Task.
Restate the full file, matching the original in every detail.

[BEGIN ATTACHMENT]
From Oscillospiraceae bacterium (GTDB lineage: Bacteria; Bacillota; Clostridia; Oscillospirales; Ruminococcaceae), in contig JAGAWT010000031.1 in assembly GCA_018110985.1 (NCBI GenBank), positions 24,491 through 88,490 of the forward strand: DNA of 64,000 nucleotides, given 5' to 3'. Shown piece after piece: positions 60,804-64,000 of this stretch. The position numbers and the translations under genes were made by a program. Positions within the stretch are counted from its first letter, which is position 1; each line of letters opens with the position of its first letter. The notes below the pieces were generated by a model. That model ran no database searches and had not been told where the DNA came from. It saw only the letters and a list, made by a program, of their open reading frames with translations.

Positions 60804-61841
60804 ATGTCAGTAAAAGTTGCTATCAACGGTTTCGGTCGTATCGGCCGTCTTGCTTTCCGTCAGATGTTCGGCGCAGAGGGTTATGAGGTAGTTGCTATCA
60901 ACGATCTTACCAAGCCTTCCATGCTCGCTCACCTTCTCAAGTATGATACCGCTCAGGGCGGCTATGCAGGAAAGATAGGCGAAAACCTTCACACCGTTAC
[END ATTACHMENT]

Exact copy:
From Oscillospiraceae bacterium (GTDB lineage: Bacteria; Bacillota; Clostridia; Oscillospirales; Ruminococcaceae), in contig JAGAWT010000031.1 in assembly GCA_018110985.1 (NCBI GenBank), positions 24,491 through 88,490 of the forward strand: DNA of 64,000 nucleotides, given 5' to 3'. Shown piece after piece: positions 60,804-64,000 of this stretch. The position numbers and the translations under genes were made by a program. Positions within the stretch are counted from its first letter, which is position 1; each line of letters opens with the position of its first letter. The notes below the pieces were generated by a model. That model ran no database searches and had not been told where the DNA came from. It saw only the letters and a list, made by a program, of their open reading frames with translations.

Positions 60804-61841
60804 ATGTCAGTAAAAGTTGCTATCAACGGTTTCGGTCGTATCGGCCGTCTTGCTTTCCGTCAGATGTTCGGCGCAGAGGGTTATGAGGTAGTTGCTATCA
60901 ACGATCTTACCAAGCCTTCCATGCTCGCTCACCTTCTCAAGTATGATACCGCTCAGGGCGGCTATGCAGGAAAGATAGGCGAAAACCTTCACACCGTTAC